Mexican legal expert urges government action to protect registrars' consciences

.- A leading expert in Mexican law has called on legislators in Mexico City to guarantee the right to conscientious objection for civil registrars who oppose the new law on homosexual unions.  Alberto Patino Reyes said the promoters of the law were seeking to gain support from a particular voting bloc that is active in politics, the media and academia.

“It is necessary to protect officials of the Civil Registrar when the State becomes more and more interventionist, legislating on questions of profound ethical import, in this case attempting to make homosexual unions equivalent to marriage between a man and a woman,” Patino said.

He noted that the Mexican legal system lacks “express recognition of the right to conscientious objection,” but that the Mexican State is obliged to respect it because of the international accords it has ratified. These agreements include the Inter-American Convention on Human Rights and the San Jose Pact, “which recognize the right of the person to freedom of conscience and religion” and are “hierarchically above federal laws.”

Patino stressed that when there is a conflict between conscience and the civil law, Civil Registrar officials experience a serious moral burden, and for this reason, “the State must guarantee what matters, which is the conscience of each official … since conscientious objection is an individual and not a collective right.”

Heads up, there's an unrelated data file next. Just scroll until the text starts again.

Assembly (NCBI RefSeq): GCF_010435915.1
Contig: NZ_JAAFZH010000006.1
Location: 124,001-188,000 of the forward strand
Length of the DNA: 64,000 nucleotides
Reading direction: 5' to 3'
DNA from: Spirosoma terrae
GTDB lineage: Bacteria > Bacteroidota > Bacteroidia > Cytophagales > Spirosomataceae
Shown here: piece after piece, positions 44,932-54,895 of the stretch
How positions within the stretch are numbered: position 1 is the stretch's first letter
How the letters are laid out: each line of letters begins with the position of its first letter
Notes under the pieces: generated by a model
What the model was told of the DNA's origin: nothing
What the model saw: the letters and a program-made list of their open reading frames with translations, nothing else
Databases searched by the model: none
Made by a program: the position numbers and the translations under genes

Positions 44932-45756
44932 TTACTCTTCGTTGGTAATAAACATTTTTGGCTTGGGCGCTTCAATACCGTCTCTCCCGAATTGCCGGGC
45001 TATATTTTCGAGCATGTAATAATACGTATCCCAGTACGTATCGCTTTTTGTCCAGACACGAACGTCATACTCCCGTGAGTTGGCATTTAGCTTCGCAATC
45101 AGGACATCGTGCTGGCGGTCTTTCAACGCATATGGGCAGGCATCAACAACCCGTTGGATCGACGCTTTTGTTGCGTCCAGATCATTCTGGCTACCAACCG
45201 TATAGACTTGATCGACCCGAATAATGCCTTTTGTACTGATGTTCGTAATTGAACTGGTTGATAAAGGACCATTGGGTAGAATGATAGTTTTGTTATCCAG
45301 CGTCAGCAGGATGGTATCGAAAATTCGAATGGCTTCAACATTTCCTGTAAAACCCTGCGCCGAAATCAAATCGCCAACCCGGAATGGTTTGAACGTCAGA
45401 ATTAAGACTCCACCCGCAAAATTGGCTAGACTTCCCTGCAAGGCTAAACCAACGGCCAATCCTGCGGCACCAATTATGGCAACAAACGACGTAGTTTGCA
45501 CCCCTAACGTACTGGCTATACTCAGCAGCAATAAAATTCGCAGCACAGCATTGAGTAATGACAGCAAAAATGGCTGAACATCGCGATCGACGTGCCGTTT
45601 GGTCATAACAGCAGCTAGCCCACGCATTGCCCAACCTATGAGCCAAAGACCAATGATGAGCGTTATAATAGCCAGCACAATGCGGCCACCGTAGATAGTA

“Conscientious objection, although it has roots in institutionalized religious beliefs, is essentially an individual phenomenon,” Patino said.  “It is the conscience of each person that, on the basis of one’s autonomy as an individual, generates a conflict with a concrete legal obligation,” he explained.

For this reason, Patino asked, “Just as they legislated on a matter that touches the moral fibers of the person, will they promote a law to guarantee conscientious objection for officials who for reasons of conscience refuse to obey this new norm?”

“The last word belongs to lawmakers, not only in Mexico City, the problem also includes federal lawmakers,” he said.

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